Literature, it appears, is here measured by a yard-stick. As soon as “The Sun Also Rises” came out, Ernest Hemingway was the white-haired boy. He was praised, adored, analyzed, best-sold, argued about, and banned in Boston; all the trimmings were accorded him. People got into feuds about whether or not his story was worth the telling. (You see this silver scar left by a bullet, right up here under my hair? I got that the night I said that any well-told story was worth the telling. An eighth of an inch nearer the temple, and I wouldn’t be sitting here doing this sort of tripe.) They affirmed, and passionately, that the dissolute expatriates in this novel of “a lost generation” were not worth bothering about; and then they devoted most of their time to discussing them. There was a time, and it went on for weeks, when you could go nowhere without hearing of “The Sun Also Rises.” Some thought it without excuse; and some, they of the cool, tall foreheads, called it the greatest American novel, tossing “Huckleberry Finn” and “The Scarlet Letter” lightly out the window. They hated it or they revered it. I may say, with due respect to Mr. Hemingway, that I was never so sick of a book in my life.
Now “The Sun Also Rises” was as “starkly” written as Mr. Hemingway’s short stories; it dealt with subjects as “unpleasant.” Why it should have been taken to the slightly damp bosom of the public while the (as it seems to me) superb “In Our Time” should have been disregarded will always be a puzzle to me. As I see it—I knew this conversation would get back to me sooner or later, preferably sooner—Mr. Hemingway’s style, this prose stripped to its firm young bones, is far more effective, far more moving, in the short story than in the novel. He is, to me, the greatest living writer of short stories; he is, also to me, not the greatest living novelist.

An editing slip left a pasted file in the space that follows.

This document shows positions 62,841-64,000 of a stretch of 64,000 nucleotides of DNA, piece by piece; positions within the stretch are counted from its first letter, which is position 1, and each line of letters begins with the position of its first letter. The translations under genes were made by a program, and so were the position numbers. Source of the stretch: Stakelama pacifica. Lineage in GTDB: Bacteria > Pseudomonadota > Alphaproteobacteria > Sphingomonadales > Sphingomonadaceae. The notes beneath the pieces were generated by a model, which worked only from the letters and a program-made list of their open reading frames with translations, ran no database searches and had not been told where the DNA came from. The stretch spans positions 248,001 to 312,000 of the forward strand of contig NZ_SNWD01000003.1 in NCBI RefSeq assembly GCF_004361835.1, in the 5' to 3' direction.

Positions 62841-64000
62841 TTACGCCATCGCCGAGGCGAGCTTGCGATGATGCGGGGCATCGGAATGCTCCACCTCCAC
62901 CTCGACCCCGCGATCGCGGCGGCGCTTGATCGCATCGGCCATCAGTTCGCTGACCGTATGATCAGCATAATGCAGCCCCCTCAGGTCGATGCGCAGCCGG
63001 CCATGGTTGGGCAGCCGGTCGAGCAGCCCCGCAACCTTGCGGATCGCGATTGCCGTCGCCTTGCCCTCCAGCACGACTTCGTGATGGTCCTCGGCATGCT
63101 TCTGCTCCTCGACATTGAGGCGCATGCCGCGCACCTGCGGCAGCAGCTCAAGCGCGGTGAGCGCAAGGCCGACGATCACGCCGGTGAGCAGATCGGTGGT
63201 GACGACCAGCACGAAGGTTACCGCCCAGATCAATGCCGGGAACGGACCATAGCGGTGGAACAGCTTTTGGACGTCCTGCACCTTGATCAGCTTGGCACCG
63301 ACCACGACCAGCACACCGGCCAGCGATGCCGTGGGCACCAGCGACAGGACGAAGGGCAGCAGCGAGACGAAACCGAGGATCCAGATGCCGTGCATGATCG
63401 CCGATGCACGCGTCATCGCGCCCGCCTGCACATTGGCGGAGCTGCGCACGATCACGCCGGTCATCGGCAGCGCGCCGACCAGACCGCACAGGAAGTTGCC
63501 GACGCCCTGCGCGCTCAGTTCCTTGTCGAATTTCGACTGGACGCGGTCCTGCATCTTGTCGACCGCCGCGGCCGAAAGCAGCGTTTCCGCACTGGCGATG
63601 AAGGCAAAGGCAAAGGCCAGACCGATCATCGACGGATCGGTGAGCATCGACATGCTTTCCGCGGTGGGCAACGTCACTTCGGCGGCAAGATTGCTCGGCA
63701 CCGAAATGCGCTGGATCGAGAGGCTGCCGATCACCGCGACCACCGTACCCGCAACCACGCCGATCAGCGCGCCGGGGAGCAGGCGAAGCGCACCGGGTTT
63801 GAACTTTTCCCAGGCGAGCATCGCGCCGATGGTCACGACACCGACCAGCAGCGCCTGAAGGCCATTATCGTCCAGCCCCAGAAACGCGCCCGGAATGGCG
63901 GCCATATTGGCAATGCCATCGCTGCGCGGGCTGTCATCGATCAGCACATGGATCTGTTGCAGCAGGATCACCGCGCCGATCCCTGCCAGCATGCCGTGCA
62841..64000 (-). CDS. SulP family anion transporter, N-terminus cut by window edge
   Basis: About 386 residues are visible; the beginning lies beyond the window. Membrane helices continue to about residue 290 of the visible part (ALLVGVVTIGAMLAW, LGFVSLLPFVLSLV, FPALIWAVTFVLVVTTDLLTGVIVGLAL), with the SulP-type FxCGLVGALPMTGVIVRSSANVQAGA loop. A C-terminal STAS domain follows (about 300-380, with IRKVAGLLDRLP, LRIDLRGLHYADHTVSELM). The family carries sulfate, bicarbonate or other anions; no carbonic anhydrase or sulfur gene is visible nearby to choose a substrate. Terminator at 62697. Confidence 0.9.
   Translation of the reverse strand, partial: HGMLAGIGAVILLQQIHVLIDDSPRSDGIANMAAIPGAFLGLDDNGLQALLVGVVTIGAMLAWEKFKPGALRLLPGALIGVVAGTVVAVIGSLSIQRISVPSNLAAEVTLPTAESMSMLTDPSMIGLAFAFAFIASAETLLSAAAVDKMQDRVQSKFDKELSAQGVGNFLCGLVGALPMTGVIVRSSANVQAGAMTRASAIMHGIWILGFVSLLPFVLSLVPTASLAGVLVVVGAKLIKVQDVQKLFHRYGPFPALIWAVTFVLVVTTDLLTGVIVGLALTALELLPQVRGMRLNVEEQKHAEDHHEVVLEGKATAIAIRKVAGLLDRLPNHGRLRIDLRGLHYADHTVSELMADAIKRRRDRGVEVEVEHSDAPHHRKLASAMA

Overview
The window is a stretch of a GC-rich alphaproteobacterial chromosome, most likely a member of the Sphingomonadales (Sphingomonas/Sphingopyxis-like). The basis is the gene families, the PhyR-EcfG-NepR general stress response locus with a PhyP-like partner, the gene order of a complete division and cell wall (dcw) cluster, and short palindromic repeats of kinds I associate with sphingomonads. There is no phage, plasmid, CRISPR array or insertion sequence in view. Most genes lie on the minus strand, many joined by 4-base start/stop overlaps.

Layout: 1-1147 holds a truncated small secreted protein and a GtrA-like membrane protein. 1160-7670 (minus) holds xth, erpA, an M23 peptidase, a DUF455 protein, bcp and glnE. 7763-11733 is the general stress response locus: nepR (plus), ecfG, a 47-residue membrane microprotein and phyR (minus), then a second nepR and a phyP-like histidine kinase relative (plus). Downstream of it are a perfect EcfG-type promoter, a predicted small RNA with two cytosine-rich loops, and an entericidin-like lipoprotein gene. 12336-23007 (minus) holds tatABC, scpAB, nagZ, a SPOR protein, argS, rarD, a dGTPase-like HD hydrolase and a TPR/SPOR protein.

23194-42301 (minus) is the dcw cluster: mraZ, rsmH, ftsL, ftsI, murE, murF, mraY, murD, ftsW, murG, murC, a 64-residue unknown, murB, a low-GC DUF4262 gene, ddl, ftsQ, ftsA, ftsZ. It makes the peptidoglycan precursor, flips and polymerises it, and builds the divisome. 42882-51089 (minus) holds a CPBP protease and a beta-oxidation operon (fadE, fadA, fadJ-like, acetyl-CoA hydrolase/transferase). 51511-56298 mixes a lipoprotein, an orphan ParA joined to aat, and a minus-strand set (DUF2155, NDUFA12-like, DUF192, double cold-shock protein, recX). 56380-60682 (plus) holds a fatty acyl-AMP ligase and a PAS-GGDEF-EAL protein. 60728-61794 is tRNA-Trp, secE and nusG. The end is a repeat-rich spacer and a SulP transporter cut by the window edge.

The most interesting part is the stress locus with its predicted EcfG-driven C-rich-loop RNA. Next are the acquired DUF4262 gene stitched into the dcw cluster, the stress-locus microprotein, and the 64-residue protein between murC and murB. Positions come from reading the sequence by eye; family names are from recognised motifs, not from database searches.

After all the high screaming about “The Sun Also Rises,” I feared for Mr. Hemingway’s next book. You know how it is—as soon as they all start acclaiming a writer, that writer is just about to slip downward. The littler critics circle like literary buzzards above only the sick lions.
So it is a warm gratification to find the new Hemingway book, “Men Without Women,” a truly magnificent work. It is composed of thirteen short stories, most of which have been published before. They are sad and terrible stories; the author’s enormous appetite for life seems to have been somehow appeased. You find here little of that peaceful ecstasy that marked the camping trip in “The Sun Also Rises” and the lone fisherman’s days in “Big Two-Hearted River,” in “In Our Time.” The stories include “The Killers,” which seems to me one of the four great American short stories. (All you have to do is drop the nearest hat, and I’ll tell you what I think the others are. They are Wilbur Daniel Steele’s “Blue Murder,” Sherwood Anderson’s “I’m a Fool,” and Ring Lardner’s “Some Like Them Cold,” that story which seems to me as shrewd a picture of every woman at some time as is Chekhov’s “The Darling.” Now what do you like best?) The book also includes “Fifty Grand,” “In Another Country,” and the delicate and tragic “Hills Like White Elephants.” I do not know where a greater collection of stories can be found.
Ford Madox Ford has said of this author, “Hemingway writes like an angel.” I take issue (there is nothing better for that morning headache than taking a little issue). Hemingway writes like a human being. I think it is impossible for him to write of any event at which he has not been present; his is, then, a reportorial talent, just as Sinclair Lewis’s is. But, or so I think, Lewis remains a reporter and Hemingway stands a genius because Hemingway has an unerring sense of selection. He discards details with a magnificent lavishness; he keeps his words to their short path. His is, as any reader knows, a dangerous influence. The simple thing he does looks so easy to do. But look at the boys who try to do it.